December 6th, 2019 marks the 30th anniversary of the mass shooting of fourteen women (almost all of whom were engineering students) at École Polytechnique de Montréal (now Polytechnique Montreal).
This year, Engineering Deans Canada commemorates this tragic event by celebrating the outstanding work of female engineers across Canada who were touched by this event, but survived and forged a path forward for other women to follow. Engineering Deans Canada invited each of the Canadian engineering schools that offered an accredited engineering program in 1989 to put forward the story of an engineering alumna whose career exemplifies the changes that women have brought to the engineering profession and to Canadian society. These profiles can be seen at www.30yearslater.ca.
Our intention on focusing on these new stories is to move forward from what was lost in the form of young lives, and to put a spotlight on the strength and resilience of those whose lives were touched by the event, but spared to continue their life’s work, and to inspire the expanded inclusion of women in the profession by showcasing the stories of how they have changed the way we think and practice.
In terms of social media we will use the following hashtags
Colette Lepage was born and raised on the outskirts of Sudbury, Ontario in a hardworking, blue-collar family.
She spent much of her youth gazing at the stars, reading astronomy and science fiction books and wondering endlessly about the mysteries of the universe. She had a passion for science and technology so she completed her Chemical Engineering Technology diploma at Cambrian College in 1994.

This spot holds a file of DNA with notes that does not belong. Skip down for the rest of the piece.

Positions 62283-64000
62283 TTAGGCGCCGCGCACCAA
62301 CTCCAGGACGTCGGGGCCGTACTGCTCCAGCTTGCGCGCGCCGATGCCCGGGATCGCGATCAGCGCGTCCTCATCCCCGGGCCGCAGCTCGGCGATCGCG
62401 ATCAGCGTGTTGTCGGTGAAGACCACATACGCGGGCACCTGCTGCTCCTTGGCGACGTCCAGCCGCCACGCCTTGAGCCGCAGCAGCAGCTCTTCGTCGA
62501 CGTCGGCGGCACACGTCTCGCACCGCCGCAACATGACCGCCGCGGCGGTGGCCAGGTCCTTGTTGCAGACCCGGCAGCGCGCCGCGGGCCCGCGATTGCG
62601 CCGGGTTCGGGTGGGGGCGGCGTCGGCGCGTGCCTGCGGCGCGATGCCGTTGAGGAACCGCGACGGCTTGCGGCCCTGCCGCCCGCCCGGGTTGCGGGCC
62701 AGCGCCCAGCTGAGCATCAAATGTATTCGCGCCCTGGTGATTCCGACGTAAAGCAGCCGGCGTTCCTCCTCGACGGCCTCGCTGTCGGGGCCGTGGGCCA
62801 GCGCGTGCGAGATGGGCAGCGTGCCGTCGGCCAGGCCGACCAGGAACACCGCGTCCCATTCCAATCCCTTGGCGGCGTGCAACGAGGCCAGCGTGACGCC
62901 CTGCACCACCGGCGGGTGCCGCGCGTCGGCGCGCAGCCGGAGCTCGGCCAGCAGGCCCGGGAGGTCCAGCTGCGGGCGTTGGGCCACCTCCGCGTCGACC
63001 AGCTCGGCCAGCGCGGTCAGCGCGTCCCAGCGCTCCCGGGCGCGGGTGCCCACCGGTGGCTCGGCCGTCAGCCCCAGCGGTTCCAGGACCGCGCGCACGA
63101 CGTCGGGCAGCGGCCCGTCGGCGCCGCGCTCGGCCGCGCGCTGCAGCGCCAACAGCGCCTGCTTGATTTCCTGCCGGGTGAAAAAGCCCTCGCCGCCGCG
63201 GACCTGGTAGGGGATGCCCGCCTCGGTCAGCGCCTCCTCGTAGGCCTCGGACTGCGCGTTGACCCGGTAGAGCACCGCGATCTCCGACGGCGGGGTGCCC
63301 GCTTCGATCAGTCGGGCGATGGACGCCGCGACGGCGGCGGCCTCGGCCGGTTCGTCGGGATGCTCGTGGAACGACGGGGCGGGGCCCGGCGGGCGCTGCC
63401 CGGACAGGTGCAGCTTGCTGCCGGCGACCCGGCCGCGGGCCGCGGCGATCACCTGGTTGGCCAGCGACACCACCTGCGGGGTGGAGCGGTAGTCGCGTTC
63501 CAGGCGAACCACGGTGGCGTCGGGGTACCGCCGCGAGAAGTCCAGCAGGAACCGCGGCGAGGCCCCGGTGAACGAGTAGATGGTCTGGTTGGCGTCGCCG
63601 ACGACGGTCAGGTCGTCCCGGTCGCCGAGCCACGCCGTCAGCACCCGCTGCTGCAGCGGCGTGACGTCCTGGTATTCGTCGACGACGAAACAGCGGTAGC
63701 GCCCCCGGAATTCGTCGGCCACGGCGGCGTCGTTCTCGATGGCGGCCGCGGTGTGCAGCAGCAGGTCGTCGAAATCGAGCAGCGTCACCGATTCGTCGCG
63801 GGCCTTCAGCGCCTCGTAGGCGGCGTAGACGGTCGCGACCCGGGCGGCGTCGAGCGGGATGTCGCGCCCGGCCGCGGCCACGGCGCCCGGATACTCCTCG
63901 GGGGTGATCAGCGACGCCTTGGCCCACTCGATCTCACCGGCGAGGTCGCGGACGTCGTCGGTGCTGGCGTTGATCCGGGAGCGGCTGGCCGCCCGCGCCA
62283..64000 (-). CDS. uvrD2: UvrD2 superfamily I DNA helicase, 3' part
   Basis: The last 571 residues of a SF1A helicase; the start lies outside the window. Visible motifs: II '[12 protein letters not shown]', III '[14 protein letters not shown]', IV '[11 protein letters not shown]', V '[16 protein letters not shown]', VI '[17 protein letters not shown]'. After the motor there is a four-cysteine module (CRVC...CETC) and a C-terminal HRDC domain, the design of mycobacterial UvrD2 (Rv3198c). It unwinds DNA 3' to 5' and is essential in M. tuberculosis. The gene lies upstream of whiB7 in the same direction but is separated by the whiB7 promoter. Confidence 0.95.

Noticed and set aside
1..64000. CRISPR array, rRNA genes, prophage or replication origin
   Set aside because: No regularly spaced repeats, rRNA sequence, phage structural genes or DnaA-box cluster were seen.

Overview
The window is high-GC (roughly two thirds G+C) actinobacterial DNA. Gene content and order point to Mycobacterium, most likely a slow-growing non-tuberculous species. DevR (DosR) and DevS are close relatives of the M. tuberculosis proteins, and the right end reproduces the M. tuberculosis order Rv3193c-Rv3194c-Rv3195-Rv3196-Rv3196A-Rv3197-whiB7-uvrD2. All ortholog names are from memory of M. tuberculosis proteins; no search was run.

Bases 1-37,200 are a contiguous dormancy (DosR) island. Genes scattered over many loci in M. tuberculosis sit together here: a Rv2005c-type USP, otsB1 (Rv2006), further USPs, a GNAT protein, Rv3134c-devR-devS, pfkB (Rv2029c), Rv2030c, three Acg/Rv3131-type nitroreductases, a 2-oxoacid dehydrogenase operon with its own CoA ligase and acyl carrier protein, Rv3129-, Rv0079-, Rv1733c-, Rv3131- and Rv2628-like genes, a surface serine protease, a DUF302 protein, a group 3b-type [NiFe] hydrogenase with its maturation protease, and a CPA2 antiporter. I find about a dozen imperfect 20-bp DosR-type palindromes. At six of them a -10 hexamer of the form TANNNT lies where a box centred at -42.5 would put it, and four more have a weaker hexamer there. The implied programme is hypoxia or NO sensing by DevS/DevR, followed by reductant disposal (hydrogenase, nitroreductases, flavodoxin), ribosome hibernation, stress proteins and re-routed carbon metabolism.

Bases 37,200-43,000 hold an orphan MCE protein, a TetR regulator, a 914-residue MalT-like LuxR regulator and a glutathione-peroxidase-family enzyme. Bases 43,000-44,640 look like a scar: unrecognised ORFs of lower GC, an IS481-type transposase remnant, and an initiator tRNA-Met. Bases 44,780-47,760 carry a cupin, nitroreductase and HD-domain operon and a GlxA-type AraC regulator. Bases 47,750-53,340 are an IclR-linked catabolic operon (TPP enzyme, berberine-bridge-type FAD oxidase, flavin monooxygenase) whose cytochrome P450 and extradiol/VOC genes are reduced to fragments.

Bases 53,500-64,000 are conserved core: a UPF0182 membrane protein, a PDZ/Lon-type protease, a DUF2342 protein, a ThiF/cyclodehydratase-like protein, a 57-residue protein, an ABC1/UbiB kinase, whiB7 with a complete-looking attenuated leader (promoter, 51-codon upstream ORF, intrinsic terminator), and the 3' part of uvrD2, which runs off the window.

After working in her field for a few years, she decided to return to school to earn her Bachelor's degree in Chemical Engineering at Lakehead University in 1999. Shortly after graduating, she was hired by a contracting company as an entry level engineer in the field of Contamination Control at the NASA Goddard Space Flight Center near Washington DC.
After a few years of acquiring experience in her field, she would eventually go on to manage the SSDIF (Spacecraft Systems Development and Integration Facility) Cleanroom, one of the largest cleanrooms in the world that housed the Hubble Space Telescope servicing mission space flight hardware and eventually, the James Webb Space Telescope (Hubble's successor) space flight hardware.
Over the course of her two decade long career, Colette also provided her expertise at other notable facilities like the NASA Kennedy Space Center in Florida, NASA Glenn Research Center's Plum Brook Station in Ohio and Northrop Grumman Space Park in California to name a few.
For 20 years, Colette has enjoyed the privilege and honor of being a part of a world class team of scientists and engineers responsible for making new discoveries regarding the universe that continue to re-writing astronomy books.
Presently, Colette continues to support space flight projects on a part-time basis through her own consulting firm which allows her the opportunity to pursue another lifelong passion of full-time travel. Colette now enjoys the best of both worlds. While visiting a National Park with very little light pollution, she can still gaze at the stars and wonder about the mysteries of the universe all while being part of a team of dedicated professionals working hard to unlock those mysteries.